Coming Soon: Our Nuclear Engineer Priest

Archbishop Naumann is preparing to ordain four of my brother seminarians to the priesthood at 10:30 a.m. on May 25 at St. Matthew Parish in Topeka. One of them, Deacon Nathan Haverland, was highlighted recently in The Leaven (and The Deacon’s Bench) for his unique life story: growing up without religion, he discovered God while studying astrophysics, and entered seminary after getting his master’s in nuclear engineering. From the Leaven article:

Deacon (almost Fr.) Nathan Haverland

“I never thought about being a priest while I was growing up,” he said. “I didn’t know what a priest was.”
Both his mother and stepfather had been raised Catholic, but fell away from the faith early, so Deacon Haverland and his older sister didn’t have any religious upbringing. Sunday was just another day of the weekend.
Ah, but God cannot be denied.
French philosopher Blaise Pascal wrote: “There is a God-shaped vacuum in the heart of every person, and it can never be filled by any created thing. It can only be filled by God, made known through Jesus Christ.”
Deacon Haverland was not immune to the pull of that vacuum.
“Everybody has that natural desire to know God, so I think I had that as well,” he said. “I remember asking and thinking questions about stuff like that, but I never had a means to learn.”
His path took a fateful turn when he decided to enroll in a small Catholic college in Atchison — Benedictine.
“They had a nice little physics and astronomy department, which is what I wanted to study,” said Deacon Haverland. “There are only two places in Kansas where you can study physics and astronomy. One was the University of Kansas, and the other was Benedictine.”


Thanks to great teachers, he said, he began to learn about the Scriptures and Christ. It all made sense. Gradually, his knowledge began to change him. He underwent a slow conversion of mind and heart.
“It was more of a gradual process, more than anything,” he said. “It wasn’t until after my sophomore year that I was having a conversation with someone, and I had to admit I wasn’t Catholic, and I was just kind of sad about it. That was the beginning of me starting to join the church.”


“I never imagined [growing up] that I’d become a priest. It baffles me as well,” he said. “It is an unusual path to take. I’ve just kind of enjoyed the ride.

Read the whole thing. It’s a great story, and a great reminder of the importance of good Catholic formation. The article mentions his devotion to St. Thérèse of Lisieux, but I wanted to add a story to that: on October 1 of last year, the feast day of St. Thérèse, he defended his thesis on St. Thérèse and the priesthood, while carrying a first-class relic of St. Thérèse in his pocket. That’s devotion.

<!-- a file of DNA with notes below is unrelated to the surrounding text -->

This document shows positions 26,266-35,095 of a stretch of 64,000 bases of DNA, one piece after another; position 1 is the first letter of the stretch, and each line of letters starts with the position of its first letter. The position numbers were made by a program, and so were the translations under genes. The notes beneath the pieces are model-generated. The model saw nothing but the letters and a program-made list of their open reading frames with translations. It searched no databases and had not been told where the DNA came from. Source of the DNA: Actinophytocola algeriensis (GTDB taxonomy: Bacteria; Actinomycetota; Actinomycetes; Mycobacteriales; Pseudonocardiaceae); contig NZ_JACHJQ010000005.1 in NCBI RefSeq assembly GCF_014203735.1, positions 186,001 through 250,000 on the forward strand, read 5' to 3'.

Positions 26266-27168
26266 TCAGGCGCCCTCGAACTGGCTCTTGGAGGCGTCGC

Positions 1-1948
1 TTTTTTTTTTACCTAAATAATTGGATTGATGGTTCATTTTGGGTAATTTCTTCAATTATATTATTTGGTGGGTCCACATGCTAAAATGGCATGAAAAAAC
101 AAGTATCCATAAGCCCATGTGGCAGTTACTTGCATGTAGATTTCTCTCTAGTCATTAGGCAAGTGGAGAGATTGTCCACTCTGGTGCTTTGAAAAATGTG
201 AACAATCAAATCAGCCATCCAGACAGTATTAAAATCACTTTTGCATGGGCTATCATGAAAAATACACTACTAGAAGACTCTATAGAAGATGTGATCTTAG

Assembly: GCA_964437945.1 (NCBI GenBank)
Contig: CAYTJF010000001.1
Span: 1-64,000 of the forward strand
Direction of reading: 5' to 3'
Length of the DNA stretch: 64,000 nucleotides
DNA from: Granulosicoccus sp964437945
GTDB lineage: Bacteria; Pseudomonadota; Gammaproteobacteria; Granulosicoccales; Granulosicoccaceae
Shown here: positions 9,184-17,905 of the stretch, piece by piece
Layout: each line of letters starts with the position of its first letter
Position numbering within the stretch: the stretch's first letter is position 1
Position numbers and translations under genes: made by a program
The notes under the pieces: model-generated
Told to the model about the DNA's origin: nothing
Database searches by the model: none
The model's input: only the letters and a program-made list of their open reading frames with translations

By the way, Dcn. Haverland has posted here before, although he appears to have decided that preparing for the priesthood is more important than blogging. Congrats to Deacon Haverland, along with the other three men set to be ordained: Deacon Daniel Schmitz, Deacon Quentin Schmitz, and Deacon Larry Bowers. Please join me in offering up some prayers for them as they are configured to Christ in a radical way.


    1. Daniel,

      That’s up to the ordinary (the bishop or religious superior). Most dioceses have policies of how much that they’ll reimburse, as well as when and how they will do so. There are a number of considerations that go into it, from what I can tell. We don’t want guys entering seminary who are running from loan debt, but we also don’t want to see an authentic vocation quashed by student loans.

      So it’s not uncommon for part (or even all) of a man’s student loan burden to be paid off by his diocese (sometimes this happens upon ordination, but it can happen at other times). Additionally, private groups and individual donors will often step up to help pay off the debt. Finally, there are ways of achieving loan forgiveness through the federal government, if you know what you’re doing: for example, “income based repayment,” in which you pay at a much lower rate (calculated based upon your income level), with loan forgiveness after 25 years.

      So a man shouldn’t presume himself disqualified simply because of student loan debt, but he should be upfront about it.



  1. How do seminarians earn money to pay cellphone bills etc? Are you paid when made a deacon or student work programs or deliver pizza or what?

  2. That’s fascinating. Hopefully someday we can get him to return to the blog to unpack his “slow conversion of mind….” There’s not much better than the intellectual history of a thoughtful person’s conversion.

  3. That’s fascinating. Hopefully someday we can get him to return to the blog to unpack his “slow conversion of mind….” There’s not much better than the intellectual history of a thoughtful person’s conversion.

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